WATCH: John Calipari's Postgame Press Conference
It’s on to the second round of the NCAA Tournament for Kentucky Basketball. Still, there was a postgame press conference Friday night before the Wildcats could officially put the first-round win over Providence behind them.
At the NCAA’s postgame podium, John Calipari sat down with Antonio Reeves, Jacob Toppin, and Oscar Tshiebwe to answer questions about the win and what it took to advance past the Friars. Tshiebwe’s rebounding was a big part of the conversation, as were discussions about Reeves’ hot hand, Toppin winning the matchup with Bryce Hopkins, and how the team bonded in Greensboro leading up to the game.
To hear all the Wildcats had to say in victory, play catch up with a replay of the press conference and/or read the transcript below.
Kentucky’s Postgame Press Conference Transcript
JOHN CALIPARI: Hard-fought game. That’s a team that makes plays. They mix it up. They played physical. Their guard play, they run downhill. You know, I thought our team fought like crazy.
The first game is a hard game for guys, and we missed probably seven straight shots where we could have extended the game or extended the lead, and we missed them. But I’ll tell you what we did, we made every free-throw down the stretch we needed to make to keep them at bay.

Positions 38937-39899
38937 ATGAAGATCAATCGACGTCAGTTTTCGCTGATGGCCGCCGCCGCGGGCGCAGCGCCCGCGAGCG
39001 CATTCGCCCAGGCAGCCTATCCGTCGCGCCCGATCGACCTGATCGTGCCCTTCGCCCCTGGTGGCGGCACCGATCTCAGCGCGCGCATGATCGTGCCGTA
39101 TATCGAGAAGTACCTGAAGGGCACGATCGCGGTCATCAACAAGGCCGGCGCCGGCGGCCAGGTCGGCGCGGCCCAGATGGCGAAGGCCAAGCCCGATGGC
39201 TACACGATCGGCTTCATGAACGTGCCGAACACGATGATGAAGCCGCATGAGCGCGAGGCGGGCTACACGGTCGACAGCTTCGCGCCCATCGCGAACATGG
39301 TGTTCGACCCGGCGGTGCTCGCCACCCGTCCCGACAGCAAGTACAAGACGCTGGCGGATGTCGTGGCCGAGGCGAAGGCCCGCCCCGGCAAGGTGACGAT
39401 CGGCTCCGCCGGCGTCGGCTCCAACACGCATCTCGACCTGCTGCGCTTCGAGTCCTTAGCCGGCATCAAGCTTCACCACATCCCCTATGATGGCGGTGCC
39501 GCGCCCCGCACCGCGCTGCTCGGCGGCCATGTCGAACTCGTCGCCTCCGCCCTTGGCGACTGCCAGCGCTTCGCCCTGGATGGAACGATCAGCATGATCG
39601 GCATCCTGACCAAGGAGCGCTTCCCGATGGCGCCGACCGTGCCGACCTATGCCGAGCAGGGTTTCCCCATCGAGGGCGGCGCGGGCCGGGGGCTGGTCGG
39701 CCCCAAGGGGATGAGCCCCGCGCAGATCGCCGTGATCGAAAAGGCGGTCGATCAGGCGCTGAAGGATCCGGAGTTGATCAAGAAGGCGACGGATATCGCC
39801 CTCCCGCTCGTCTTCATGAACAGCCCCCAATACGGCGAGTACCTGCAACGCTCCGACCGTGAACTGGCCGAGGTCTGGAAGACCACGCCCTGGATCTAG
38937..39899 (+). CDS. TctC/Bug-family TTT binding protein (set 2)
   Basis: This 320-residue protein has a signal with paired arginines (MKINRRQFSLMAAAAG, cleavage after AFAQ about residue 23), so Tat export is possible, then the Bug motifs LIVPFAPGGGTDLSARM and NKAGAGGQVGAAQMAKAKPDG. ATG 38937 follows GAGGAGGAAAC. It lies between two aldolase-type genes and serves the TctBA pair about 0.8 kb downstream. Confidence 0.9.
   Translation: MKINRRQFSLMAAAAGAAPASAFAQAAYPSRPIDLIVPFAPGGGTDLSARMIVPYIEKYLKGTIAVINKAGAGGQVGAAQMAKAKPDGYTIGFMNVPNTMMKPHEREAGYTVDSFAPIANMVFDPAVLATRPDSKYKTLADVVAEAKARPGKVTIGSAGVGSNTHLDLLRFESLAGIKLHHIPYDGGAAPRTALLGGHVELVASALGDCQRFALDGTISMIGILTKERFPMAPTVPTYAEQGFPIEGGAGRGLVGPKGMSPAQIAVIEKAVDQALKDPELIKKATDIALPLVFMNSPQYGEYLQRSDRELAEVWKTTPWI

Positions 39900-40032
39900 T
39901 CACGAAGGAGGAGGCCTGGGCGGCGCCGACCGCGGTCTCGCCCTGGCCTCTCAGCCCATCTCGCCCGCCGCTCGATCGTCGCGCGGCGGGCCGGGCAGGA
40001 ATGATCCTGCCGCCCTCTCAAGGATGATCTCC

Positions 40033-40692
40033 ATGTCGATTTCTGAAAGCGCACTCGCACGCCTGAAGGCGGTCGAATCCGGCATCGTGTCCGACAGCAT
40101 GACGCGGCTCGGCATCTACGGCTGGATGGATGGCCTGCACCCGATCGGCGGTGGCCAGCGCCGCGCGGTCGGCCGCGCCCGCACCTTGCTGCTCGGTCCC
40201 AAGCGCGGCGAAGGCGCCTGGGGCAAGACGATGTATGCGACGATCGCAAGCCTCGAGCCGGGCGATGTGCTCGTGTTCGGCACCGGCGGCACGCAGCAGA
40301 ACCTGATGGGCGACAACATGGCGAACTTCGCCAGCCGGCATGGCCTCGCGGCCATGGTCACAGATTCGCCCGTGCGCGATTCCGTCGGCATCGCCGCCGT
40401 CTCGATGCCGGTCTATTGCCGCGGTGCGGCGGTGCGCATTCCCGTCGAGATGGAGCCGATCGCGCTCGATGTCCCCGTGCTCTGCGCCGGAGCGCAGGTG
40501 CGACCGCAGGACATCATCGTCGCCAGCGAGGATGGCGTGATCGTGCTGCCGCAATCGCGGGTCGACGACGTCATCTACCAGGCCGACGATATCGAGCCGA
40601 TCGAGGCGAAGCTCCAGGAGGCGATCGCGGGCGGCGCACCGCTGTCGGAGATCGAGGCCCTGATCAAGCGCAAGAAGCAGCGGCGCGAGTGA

So our out-of-bounds stuff wasn’t the best, but we had a big enough lead that it didn’t matter. Thank you.
THE MODERATOR: Questions.
Q. This is especially for Jacob and Oscar: I know you guys have much bigger plans in this tournament, but what kind of relief was it to get this win after last year?
JACOB TOPPIN: Yeah, it was a big relief, obviously. I knew what this team was capable of, so we got the job done. So props to my teammates. We all stuck together. Even when they made their runs, we didn’t put our heads down. We kept fighting. Defensively, Oscar had 25 rebounds. That’s insane. But, you know, we did the little things that won us the game.
OSCAR TSHIEBWE: Say again the question, please.